Maxton, June 2010: the spoiler is now 3 in. forward and the rear is raised 2 in. for more rake. There’s a heat index of 111 degrees. Gary makes three passes with his foot on the floor in 4th gear (1:1). He can’t break past 193 MPH. Maybe a fuel problem? At least Pam can get in a couple of licensing runs. Back at the shop he finds he’s forgotten to swap in the 8-grand rev limiter chip in place of the 7-grand one installed to protect the engine. The scene closes to the sound of Gary’s head banging against the wall.
Loring, July 31-Aug 1, 2010. Loring, Maine is a standing 1.5-mile course, and the event is held only once a year. Gary stays in 4th and hits the mile at 205. He maintains the same rpm to the end of the course to get an idea of what his Maxton time would be. On the second run, Gary hits the mile marker at a faster speed and bangs 5th. The shift is too early and the power noses over. Still, he chalks up a 208.5—a speed that resets the record in his class and earns him his hat! The Daytona now is so stable, that Gary can drive it one-handed as easily as driving down the highway at 55 (hey, where’s the cell phone?)
Then its off to Darlington for the Historic Race Festival and some fun 100+ MPH oval laps. Gary and Pam unload the Daytona and push it back into a garage stall in paddock area. The first person to walk up to the car is Charlie Glotzbach. He gives it a long once over, then asks, “How fast did you go?”
“I’ve had it at 208.”
Charlie chuckles. “I did 243 at the Chrysler Proving Grounds.” Charlie offers some tips on tire staggering and front end geometry for running Darlington.
The Daytona’s next visitor is Cotton Owens. He knows he’s looking at the next generation “needle nose” car (as he referred to them) that never came about. Cotton talked about the 305-cube limitation placed on the needle nose cars. He says that even with the displacement handicap, the ’69 and ’70 needle nose cars should have won more races. He figured drivers[that] weren’t used to the way these cars handled…either that or they didn’t have the cojones to push them hard enough.
Down the Road
So, what’s next for the ’71 K&K Daytona? So far, the car has run like a clock. As of this writing, Maxton is coming up at the end of October. There are plans to run at the Bonneville World Finals in Sept. 2011—40 years almost to the day of Bobby Isaac’s- record breaking runs (he set 28 World Speed records—some of which still stand today) at Bonneville in Sept ’71 Since Bonneville times the flying mile only, G&P’s plan, at a minimum, is to match Bobby’s flying mile record of 216.9mph. On paper, Gary and Pam’s car has a top speed of 237 MPH at (7000 rpm in 5th—a 0.90:1 overdrive.) Too bad a higher gear (lower numeric) wasn’t available for their 8 ¾. ‘Course, they can always go to a quick-change rear.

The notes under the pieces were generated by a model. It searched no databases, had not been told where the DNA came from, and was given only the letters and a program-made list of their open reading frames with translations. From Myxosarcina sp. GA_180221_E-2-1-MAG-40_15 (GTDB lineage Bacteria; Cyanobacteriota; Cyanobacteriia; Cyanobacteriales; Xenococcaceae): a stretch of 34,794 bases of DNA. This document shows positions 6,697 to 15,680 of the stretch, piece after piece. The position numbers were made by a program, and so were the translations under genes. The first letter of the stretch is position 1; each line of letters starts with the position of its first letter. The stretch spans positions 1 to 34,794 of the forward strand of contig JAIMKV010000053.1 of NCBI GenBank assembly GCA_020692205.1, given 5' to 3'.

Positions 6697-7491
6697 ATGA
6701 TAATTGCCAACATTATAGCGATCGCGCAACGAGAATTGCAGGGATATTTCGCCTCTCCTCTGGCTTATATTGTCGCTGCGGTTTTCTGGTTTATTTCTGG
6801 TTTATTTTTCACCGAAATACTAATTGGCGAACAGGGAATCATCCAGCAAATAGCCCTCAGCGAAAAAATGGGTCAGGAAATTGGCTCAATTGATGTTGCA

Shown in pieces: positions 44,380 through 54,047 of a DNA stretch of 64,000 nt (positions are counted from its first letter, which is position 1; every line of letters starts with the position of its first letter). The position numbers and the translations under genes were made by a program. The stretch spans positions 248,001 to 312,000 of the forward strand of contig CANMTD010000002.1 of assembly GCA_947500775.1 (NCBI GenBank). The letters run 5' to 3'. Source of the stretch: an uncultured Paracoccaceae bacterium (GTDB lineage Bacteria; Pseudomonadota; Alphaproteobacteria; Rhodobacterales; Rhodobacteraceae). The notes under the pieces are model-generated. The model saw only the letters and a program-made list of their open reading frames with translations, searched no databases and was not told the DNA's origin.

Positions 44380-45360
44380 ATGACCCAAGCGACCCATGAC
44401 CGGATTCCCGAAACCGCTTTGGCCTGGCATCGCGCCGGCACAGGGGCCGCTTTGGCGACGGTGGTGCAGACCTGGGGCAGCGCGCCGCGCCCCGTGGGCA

The Bonneville folks say that the K&K Daytona tentatively qualifies for Competition Coupe class. The record in AA/CC is 293+ MPH. While the red Bonneville hat is the most sought after of them all, maybe the Beinekes had better bring their own.
Indy Cylinder Head’s 588 cubic-inch all-aluminum Indy Maxx Legend Hemi
Callies Magnum crank
Manley Pro Series billet steel rods
Diamond custom 12:1 pistons
Total Seal gapless rings
Comp Cams solid roller with their new Elite roller lifters
FAST EFI fuel injection, electric pump kit, and datalogger
Meziere electric reverse -low 55 GPM water pump
Meziere electric accessory external water pump
Missile Enterprises dry sump oil pump
Peterson oil tank
Charlies custom oil pan
Glenray Radiators custom 959 Hemi radiator
Dr. Gas boom tube and NASCAR X-pipe exhaust
Manton push rods
Flexalite electric fan
Firecore wires and coil
Rich Nedbal/FASTMAN EFI injection tune
Jerico 5-speed transmission
American Powertrain, Science Friction dual-clutch assembly & flywheel,
Quicktime SFI bellhousing
PST 4-inch aluminum driveshaft
Moser’s 8-¾” replacement housing, axles, center w/2.76 gears and Detroit Trutrac
Wilwood 4-wheel disc, 4-piston aluminum calipers, master and prop valve
RMS upper contol arms, strut rods, shocks
Performance Suspension Components joints and sway bars
Mancini Racing .96 torsion bars, HD rear leafs, alternator, pinion snubber, starter, driveshaft loop
Aero wheels 15 X 10” (because the NASCAR rubber only comes in 15”)
DMI Doty manufacturing billet aluminum alternator brackets
Right Stuff stainless brake lines
Autometer Elite series gauges
Racing Radio communication
Firefox dual fire suppression system